The second issue is, how do financial institutions “report this to the feds early on,” as receiver Kelly alleged BMO Harris should have done? They file Suspicious Activity Reports (SARs) through FinCEN, of course. In response to a receiver/investor/trustee’s accusation that a financial institution “did nothing,” can the financial institution respond with, “We did our part – we filed a SAR!” Negative, Ghost Rider. The financial institution cannot disclose any information which would indicate whether or not a SAR was filed. In a multi-million or billion dollar case that turns on whether a SAR was filed, and when, and what it said, and what “the feds” did in response, this presents a real problem. This issue is front and center in a pending Ponzi-scheme lawsuit involving a number of banks. At some point, if the parties do not resolve the dispute by agreement, we’ll know what at least one court has to say on the issue.
To add more complication to an already complex topic, these types of claims may not be covered by insurance. Of late, some insurers are denying claims and refusing to provide legal counsel for target banks based on so-called “insolvency” exceptions to policies. Basically, if the loss is alleged to have been occasioned by the insolvency of a bank customer, the claim is not covered. Here, the plaintiffs claim the Ponzi schemes, usually run through sham companies, were always insolvent and never able to pay their debts as they came due. Hence the insurer seizing on an insolvency exception to side-step monumentally expensive legal fees and a potential bank-ending judgment. When banks buy insurance, this probably isn’t the scenario their loss prevention staff think about when reading an insolvency exception.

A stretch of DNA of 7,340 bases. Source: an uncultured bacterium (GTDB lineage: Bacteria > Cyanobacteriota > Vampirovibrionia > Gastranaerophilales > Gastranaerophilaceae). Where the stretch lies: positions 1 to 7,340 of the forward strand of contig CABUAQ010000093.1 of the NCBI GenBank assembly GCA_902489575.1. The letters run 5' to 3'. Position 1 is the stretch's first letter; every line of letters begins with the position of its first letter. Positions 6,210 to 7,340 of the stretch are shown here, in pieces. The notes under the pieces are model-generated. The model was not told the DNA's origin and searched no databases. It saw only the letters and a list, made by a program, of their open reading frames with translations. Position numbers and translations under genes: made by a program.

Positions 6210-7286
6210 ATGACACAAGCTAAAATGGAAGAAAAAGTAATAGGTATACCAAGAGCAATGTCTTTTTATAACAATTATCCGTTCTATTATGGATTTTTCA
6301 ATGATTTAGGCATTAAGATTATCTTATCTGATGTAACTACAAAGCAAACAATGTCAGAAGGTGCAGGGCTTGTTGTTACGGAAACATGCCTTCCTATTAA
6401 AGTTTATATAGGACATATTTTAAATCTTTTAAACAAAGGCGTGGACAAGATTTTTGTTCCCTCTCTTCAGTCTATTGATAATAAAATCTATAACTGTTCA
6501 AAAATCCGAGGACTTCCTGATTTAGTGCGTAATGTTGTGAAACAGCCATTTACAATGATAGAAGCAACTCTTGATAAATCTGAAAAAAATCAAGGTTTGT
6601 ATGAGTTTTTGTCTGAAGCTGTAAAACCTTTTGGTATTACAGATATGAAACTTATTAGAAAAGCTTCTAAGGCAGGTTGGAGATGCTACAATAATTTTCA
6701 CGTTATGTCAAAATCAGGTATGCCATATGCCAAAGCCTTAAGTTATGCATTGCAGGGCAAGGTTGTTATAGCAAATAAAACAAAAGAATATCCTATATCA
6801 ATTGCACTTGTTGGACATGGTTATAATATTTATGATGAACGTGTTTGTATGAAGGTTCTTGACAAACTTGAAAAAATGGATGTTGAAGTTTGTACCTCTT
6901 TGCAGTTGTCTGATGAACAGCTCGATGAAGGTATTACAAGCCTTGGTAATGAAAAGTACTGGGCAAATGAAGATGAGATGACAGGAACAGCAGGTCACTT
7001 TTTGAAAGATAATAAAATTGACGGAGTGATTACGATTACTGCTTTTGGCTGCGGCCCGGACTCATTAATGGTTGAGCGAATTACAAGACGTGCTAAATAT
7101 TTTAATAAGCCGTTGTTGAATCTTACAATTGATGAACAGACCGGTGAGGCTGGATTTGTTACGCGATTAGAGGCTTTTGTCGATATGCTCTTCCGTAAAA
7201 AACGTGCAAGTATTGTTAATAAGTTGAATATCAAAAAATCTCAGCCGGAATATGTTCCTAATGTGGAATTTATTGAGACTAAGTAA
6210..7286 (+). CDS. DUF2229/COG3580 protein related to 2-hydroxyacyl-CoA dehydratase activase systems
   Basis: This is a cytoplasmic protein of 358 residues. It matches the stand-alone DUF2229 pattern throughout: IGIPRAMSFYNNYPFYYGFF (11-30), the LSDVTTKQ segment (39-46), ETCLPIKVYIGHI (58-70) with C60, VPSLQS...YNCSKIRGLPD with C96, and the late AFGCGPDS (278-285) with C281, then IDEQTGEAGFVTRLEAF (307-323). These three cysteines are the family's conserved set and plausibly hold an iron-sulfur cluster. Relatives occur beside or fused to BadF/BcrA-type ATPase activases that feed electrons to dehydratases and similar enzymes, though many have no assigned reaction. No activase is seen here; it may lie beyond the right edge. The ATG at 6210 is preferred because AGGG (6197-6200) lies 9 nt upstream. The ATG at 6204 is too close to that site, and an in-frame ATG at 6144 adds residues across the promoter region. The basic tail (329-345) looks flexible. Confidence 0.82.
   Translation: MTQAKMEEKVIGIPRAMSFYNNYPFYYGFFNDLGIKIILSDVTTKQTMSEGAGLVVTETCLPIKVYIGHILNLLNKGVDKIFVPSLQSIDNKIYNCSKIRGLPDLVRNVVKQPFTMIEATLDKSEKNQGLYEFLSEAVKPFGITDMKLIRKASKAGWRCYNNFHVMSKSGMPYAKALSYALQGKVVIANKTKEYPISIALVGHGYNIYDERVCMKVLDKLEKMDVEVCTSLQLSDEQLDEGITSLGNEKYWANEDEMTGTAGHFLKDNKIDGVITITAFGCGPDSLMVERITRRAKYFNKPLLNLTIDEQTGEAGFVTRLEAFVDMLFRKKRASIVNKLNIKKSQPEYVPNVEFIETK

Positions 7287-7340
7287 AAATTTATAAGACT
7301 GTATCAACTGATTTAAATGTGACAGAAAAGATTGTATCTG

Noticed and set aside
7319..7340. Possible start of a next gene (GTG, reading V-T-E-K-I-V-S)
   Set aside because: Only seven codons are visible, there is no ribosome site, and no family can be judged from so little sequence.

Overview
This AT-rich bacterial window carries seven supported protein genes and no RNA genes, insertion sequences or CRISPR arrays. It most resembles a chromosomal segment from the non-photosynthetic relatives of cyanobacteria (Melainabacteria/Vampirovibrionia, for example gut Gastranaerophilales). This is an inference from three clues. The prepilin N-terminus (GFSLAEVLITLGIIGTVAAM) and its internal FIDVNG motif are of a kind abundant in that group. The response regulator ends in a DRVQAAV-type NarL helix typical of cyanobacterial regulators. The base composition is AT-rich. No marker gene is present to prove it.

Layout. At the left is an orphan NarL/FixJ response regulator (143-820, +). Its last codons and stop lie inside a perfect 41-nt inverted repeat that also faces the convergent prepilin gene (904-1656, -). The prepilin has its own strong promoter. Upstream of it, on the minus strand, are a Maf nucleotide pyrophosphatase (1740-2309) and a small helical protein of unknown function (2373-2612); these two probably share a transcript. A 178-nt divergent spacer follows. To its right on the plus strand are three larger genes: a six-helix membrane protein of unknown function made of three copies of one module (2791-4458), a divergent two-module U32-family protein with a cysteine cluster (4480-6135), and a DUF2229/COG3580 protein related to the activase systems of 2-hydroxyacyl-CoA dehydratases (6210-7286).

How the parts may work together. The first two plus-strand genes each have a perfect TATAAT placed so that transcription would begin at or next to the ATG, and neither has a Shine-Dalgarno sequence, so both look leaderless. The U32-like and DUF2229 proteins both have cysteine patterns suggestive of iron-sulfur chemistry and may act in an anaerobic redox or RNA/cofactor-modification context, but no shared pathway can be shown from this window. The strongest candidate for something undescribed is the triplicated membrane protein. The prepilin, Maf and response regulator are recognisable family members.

What are the takeaways from this? First, any bank can be in the cross-hairs in bet-the-company litigation arising from routine-seeming bank account activity, and they may not have insurance to cover the potential loss and costs of defense. This is a real and present risk for all banks. These lawsuits have affected community banks and too-big-to-fail banks, alike. This is something all banks should take seriously. Second, there is no playbook for what to do if your bank becomes embroiled in this kind of situation. Every case is different. The best thing you can do is have good policies and procedures in place, train on them, and enforce them. Third, if you learn a customer stands accused of financial fraud, such as a Ponzi scheme, contact your counsel immediately. This area is extremely complex. There will likely be subpoenas, document productions, and depositions and interviews of bank representatives before any lawsuit is filed. Everything that comes out can be used against the bank later. Your lawyer should be involved from Day One.
The WLJ Banking Law team has defended many banks from claims arising from Ponzi schemes and fraud. Put their extensive experience to work for your financial institution.